Why Poor Hispanic Kids in Florida are beating New Mexico students

K-12 education is a serious and ongoing problem in New Mexico. I wrote about it in The Alibi last week. The Rio Grande Foundation has been impressed with the results of Florida’s education reform under Jeb Bush approximately a decade ago, so Dr. Matthew Ladner wrote a study explaining how Florida turned their educational system around and how that has led to dramatic improvements in educational attainment, particularly for minorities. The full study can be found here.

One chart that explains just how well Florida has done is this chart which explains how low-income Hispanic children are beating New Mexico’s general student population on an important and widely-respected standardized test:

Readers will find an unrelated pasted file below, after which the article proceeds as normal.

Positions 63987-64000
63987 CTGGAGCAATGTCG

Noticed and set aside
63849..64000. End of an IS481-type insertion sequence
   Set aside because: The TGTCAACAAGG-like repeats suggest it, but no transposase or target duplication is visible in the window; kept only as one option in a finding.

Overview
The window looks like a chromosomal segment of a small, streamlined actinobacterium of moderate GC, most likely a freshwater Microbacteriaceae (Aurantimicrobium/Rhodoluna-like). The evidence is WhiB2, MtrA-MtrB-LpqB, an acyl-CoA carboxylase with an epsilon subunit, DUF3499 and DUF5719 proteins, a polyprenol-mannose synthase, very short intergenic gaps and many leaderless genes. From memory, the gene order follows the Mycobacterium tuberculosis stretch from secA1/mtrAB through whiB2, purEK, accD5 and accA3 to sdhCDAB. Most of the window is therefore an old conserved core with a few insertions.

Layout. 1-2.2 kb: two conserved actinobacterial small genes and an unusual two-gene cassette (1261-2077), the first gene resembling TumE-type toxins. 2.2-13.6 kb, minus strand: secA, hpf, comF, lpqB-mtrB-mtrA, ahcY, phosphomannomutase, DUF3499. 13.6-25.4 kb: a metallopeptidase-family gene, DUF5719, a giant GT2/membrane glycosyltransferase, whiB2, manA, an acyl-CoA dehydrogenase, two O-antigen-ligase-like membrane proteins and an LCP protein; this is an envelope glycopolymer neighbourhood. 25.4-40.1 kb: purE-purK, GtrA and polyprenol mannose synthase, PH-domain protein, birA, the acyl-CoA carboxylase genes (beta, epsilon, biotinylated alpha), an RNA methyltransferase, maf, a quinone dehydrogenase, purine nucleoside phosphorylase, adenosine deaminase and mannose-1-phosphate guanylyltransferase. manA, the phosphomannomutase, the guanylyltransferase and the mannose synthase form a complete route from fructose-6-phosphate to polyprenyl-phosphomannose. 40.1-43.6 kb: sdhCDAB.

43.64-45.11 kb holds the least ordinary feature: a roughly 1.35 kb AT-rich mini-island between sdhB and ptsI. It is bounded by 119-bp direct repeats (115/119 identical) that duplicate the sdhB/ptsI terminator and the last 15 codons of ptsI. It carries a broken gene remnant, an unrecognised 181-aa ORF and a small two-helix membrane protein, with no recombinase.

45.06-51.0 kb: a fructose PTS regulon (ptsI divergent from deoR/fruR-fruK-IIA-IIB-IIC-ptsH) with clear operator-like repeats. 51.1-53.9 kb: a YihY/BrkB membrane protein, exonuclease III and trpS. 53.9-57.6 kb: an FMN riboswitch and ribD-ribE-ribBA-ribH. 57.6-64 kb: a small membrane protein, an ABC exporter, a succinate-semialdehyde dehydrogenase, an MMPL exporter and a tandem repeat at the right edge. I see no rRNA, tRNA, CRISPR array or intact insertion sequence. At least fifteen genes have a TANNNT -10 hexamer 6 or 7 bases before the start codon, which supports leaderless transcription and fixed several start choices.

Because of the importance of this issue and the compelling results experienced by Florida, we are hosting Dr. Ladner for a series of events in Albuquerque. More information on Ladner’s presentations in Santa Fe, Albuquerque, and Las Cruces — including information on how to register and attend these events — can be found here.

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One Reply to “Why Poor Hispanic Kids in Florida are beating New Mexico students”

  1. Could it be that Florida retains its poor scoring third graders and, thus removes them from the testing pool?
    Our 2009 state test results for Hispanic tenth graders were as follows in our five level system:
    Level 1 (lowest possible on this test) 40%
    Level 2 30%
    Level 3 16%
    Level 4 6%
    Level 5 8%

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